Page 3During my first three years of High School I carried one extra subject which meant that I needed only one credit to graduate. However I had decided that I wanted to go to the United States Naval Academy and thought it a waste of time to do another nine months in High School for just one credit. I thought that I would be better prepared to pass the USNA entrance exams by attending the Cochran-Bryan Preparatory School in Annapolis. After my junior year in high school, I attended the Cochran-Bryan Preparatory School in Annapolis, Maryland before entering the Naval Academy on a second alternate appointment from Rep. Knutson of the Minnesota Sixth Congressional District. While I was at Cochran-Bryan, I visited Rep. Knutson one Saturday in order to talk over the possibility of getting another appointment to the USNA. He told me that the principal appointment was his nephew who could not pass the entrance physical because he was "unsat in eyes" (unsatisfactory vision) and that the first alternate had had very poor grades in high school. All I had to do was be physically fit and to pass the written entrance exams. Because I had no high school diploma, I had to take six exams instead of the normal three substantiating exams. All went well until I got to the geometry exam, which consisted of proving ten theorems. I filled up a lot of paper, but never did make the proof of one particular theorem. My grade was 62.5 (2.5 on the 4.0 scale) which was the lowest passing grade allowed. When my brother KEN saw my grade, he said "You sure did cut it close, Bus".
Last days as a civilian
I am probably still listed as a high school dropout, as I never did get a high school diploma. I was graduated (# 222 in the class of 615) in the USNA class of 1943 with a degree of Bachelor of Science and commissioned an Ensign in the U.S. Navy on June 19, 1942. The Class of 1943 was the first class in the war to graduate in three years. My commission was temporary and probationary --- temporary, because all commissions issued during the war were at the pleasure of the President, and probationary because I was unsat in eyes, with the proviso that in six years or less had to pass the eye exam, which I did. I subsequently advanced in ranks from Ensign to Captain as follows:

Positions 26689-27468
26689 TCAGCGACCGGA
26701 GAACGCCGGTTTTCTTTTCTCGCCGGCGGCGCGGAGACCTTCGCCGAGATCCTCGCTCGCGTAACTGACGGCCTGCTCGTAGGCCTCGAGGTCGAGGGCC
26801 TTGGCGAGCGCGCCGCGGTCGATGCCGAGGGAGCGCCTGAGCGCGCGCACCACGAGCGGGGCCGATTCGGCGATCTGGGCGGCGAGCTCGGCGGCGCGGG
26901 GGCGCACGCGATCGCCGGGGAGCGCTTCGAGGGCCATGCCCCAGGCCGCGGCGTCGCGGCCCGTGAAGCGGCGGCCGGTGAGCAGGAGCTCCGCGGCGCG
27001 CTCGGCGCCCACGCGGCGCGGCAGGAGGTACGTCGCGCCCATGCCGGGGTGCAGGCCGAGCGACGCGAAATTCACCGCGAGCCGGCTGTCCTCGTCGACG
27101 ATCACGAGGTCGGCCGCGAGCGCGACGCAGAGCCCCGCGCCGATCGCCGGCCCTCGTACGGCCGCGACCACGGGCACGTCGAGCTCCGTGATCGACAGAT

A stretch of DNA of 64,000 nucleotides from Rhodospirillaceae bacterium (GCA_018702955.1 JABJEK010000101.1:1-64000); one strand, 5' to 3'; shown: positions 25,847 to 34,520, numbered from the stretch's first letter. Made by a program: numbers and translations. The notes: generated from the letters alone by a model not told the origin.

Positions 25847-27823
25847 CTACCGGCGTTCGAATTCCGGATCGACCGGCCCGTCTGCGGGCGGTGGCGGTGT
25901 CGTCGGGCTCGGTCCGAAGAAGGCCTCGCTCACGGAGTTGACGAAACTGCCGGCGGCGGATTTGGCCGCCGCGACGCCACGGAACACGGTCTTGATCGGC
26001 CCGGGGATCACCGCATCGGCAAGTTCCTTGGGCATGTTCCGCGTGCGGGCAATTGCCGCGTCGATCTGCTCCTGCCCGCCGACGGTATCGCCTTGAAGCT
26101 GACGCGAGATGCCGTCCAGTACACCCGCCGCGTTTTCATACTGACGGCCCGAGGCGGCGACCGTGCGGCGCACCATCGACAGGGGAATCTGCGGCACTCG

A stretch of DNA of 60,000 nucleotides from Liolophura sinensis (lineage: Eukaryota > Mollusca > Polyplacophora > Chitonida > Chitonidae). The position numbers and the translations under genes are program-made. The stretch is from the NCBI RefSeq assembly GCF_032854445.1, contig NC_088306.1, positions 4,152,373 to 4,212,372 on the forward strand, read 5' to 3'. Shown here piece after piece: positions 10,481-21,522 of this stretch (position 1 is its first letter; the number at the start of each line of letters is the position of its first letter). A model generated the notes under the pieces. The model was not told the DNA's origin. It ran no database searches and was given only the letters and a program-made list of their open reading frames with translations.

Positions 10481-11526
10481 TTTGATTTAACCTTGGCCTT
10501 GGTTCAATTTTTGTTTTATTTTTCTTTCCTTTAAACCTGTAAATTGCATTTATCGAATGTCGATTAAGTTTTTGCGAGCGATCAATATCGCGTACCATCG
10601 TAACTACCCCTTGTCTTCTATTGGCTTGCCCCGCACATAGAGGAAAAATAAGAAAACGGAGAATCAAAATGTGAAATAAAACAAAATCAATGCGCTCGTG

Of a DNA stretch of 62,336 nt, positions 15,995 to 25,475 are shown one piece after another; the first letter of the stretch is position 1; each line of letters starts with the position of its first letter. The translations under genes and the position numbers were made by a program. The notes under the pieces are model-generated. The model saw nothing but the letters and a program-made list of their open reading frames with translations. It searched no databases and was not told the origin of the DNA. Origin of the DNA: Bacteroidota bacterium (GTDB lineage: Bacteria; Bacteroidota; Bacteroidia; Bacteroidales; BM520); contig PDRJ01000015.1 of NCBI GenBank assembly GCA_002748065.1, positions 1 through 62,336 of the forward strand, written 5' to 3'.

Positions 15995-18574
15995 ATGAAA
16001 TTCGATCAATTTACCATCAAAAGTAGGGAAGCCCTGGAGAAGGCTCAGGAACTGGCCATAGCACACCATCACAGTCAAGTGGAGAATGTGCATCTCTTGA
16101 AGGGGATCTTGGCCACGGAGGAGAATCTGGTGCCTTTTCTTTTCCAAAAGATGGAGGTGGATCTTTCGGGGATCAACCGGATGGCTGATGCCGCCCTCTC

ENS June 19, 1942 TO May 1, 1943 11 Months
LTJG May 1, 1943 TO July 1, 1944 14 Months
LT July 1, 1944 TO June 5, 1950 71 Months
LCDR June 5, 1950 TO May 1, 1955 59 Months
CDR May 1, 1955 TO July 1, 1962 86 Months
CAPT July 1, 1962 TO July 1, 1972 120 Months
Following graduation I proceeded to Cambridge, Mass. with eleven other Ensigns to develop the curriculum for and to teach at the Naval Reserve Officers Indoctrination School at Harvard University, Cambridge, Mass. When the curriculum and lesson plans were in use, civilian professors were brought in to continue the teaching. We ensigns lived in a big two story house (really a dormitory). There was only one phone for all the rooms so we kept an honor log of who made what calls. Jimmy Holloway (he later was the Chief Of Naval Operations) made a call to his girlfriend in Washington D.C. to tell her that he did not have enough money to come down and see her that weekend. They talked so long that his telephone bill was one dollar more than the train trip would have been. Of the twelve officers who were in our group, two made Admiral, three were killed in the war, three made Captain, three made Commander, and one resigned.
In February 1943 I joined the pre-commissioning detail of the heavy cruiser USS BOSTON (CA-69) and was aboard for her commissioning on June 30, 1943 in Boston Mass. During my two years in the BOSTON I served as OOD (Officer of the Deck), Sea Detail OOD, Main Battery Spotting Officer, Turret Officer and Division Officer, while the ship participated in all the Pacific Third and Fifth Fleet campaigns, from the Marshall Islands through Iwo Jima. I have related the BOSTON'S record elsewhere in this epistle. Click here to read the story of the BOSTON (with additional pictures).